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scenes from the parade

Of GOATs, revenge, euphoria, and fandom without end

A Patriots fan carried a cutout in the shape of a goat Tuesday for the “GOAT” nickname many have given to Tom Brady.Steve Annear/globe staff

The New England Patriots victory parade started behind schedule and the duck boats headed down Boylston Street amid snow flurries, but the throngs along the route, hoping for a chance to see Tom Brady and his teammates, weren’t going anywhere.

And after the duck boats, the players, and the shiny Lombardi trophies rumbled past, people had new memories to talk about.

“Seeing Tom Brady was surreal. It was one of the greatest moments of my life. That man is my God. TB12 is the ‘GOAT’ [an acronym for Greatest of All Time]. Five Super Bowl rings, unmatched,” said Nick Morrison, 18, a student at Western New England University.


“I skipped two classes today. I don’t care about my grades. I needed to see my boys,” he said across from the Hynes Convention Center.

Morrison’s roommate, Bailey Masser, was nearly, but not completely, speechless.

“The trophy went by, dude, I can’t even express the feeling, bro,’’ said Masser. “Go Pats!”


As the duck boats rumbled closer to the Boston Public Library on Boylston Street, people hoisted children onto their shoulders and their cellphones into the air.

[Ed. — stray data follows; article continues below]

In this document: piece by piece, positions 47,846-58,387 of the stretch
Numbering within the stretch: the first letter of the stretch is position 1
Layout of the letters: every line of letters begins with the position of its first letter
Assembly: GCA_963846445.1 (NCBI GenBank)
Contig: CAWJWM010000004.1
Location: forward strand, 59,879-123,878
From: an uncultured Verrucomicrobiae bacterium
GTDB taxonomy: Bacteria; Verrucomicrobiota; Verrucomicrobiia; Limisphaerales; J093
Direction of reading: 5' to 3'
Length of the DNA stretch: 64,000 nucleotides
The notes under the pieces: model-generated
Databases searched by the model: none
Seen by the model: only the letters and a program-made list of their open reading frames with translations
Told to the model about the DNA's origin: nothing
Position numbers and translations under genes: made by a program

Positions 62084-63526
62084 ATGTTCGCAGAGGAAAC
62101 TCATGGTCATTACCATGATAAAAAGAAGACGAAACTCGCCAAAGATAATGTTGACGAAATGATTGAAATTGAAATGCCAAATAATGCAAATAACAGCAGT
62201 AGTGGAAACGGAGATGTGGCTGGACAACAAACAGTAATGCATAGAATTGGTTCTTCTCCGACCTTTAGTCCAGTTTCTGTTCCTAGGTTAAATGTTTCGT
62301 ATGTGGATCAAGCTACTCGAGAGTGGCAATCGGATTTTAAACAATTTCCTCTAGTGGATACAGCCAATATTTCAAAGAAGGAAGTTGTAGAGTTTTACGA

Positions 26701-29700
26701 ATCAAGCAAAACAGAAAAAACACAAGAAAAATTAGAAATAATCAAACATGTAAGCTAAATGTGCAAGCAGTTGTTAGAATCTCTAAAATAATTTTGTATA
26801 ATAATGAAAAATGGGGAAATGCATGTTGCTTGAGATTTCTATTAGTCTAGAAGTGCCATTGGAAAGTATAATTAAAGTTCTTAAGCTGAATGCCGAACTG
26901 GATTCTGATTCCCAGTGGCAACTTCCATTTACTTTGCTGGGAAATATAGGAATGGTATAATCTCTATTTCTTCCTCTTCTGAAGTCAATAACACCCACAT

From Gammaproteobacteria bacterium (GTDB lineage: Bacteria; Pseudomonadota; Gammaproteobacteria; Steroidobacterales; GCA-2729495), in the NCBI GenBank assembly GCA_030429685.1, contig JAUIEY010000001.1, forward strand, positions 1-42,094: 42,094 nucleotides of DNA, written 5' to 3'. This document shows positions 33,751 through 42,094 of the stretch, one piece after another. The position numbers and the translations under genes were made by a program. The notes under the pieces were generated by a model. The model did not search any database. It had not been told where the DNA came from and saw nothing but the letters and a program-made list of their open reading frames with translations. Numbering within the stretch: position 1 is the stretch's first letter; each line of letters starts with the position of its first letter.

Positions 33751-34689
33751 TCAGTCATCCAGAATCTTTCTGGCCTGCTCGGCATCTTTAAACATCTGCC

“Bring the GOAT!” screamed a group that had clambered up onto on a stone bench, referring to an acronym for “Greatest of All Time,” which people have been using to refer to Brady.

“They’re comiiiiiiiing!” screeched one girl, her hands pressed to her mouth. “Oh, my God!”

“It’s them, it’s them!” said another person.

“I hope he says something!” said somebody else.

Gusts of red-and-blue confetti heralded the players’ arrival. The normally phlegmatic coach, Bill Belichick, summoned smiles and nods, Brady held the trophy aloft, and wide receiver Julian Edelman led the bellowing crowd in a chant of “1, 2, 3, 4, 5!” referring to the number of Super Bowl victories the team has notched since 2002.


As soon as the parade had passed, people began streaming away, suddenly aware of their soaking wet pants and dripping faces.


Around 11:26 a.m., as the parade started, there was a sea of shivering, snow-speckled Pats fans standing near City Hall.

No one could be heard complaining, despite the miserable conditions.

“It’s New England weather,’ said Charles Curry, 50, of Taunton. ‘I actually think it’s better. Football is meant to be played in weather like this!”

Annie Cushing, wearing a football helmet with five look-alike Super Bowl trophy decals, scoffed at the weather.

“I sell hot chocolate up and down the stands at Gillette Stadium!’ said the 24-year-old from Quincy.


The main branch of the Boston Public Library was bedecked with a blue-and-red banner with emphatic punctuation that flapped in the strong breeze.

“Best. Story. Ever,” it said.

At the Hynes Convention Center, Will Reed arrived early, and had a distinctive way of celebrating Pats quarterback Tom Brady. He wore a goat mask, a reference to the GOAT acronym.

“It was the greatest Super Bowl of all time, won by the greatest of all time,” said Reed. “There’s no one else better to win the best Super Bowl of all time than the Patriots.”

Kyle Davis, 30, drove from New Hampshire over the weekend and stayed the night at Reed’s.

The pair watched the Super Bowl again Monday night, to relive the glory before Tuesday’s rally.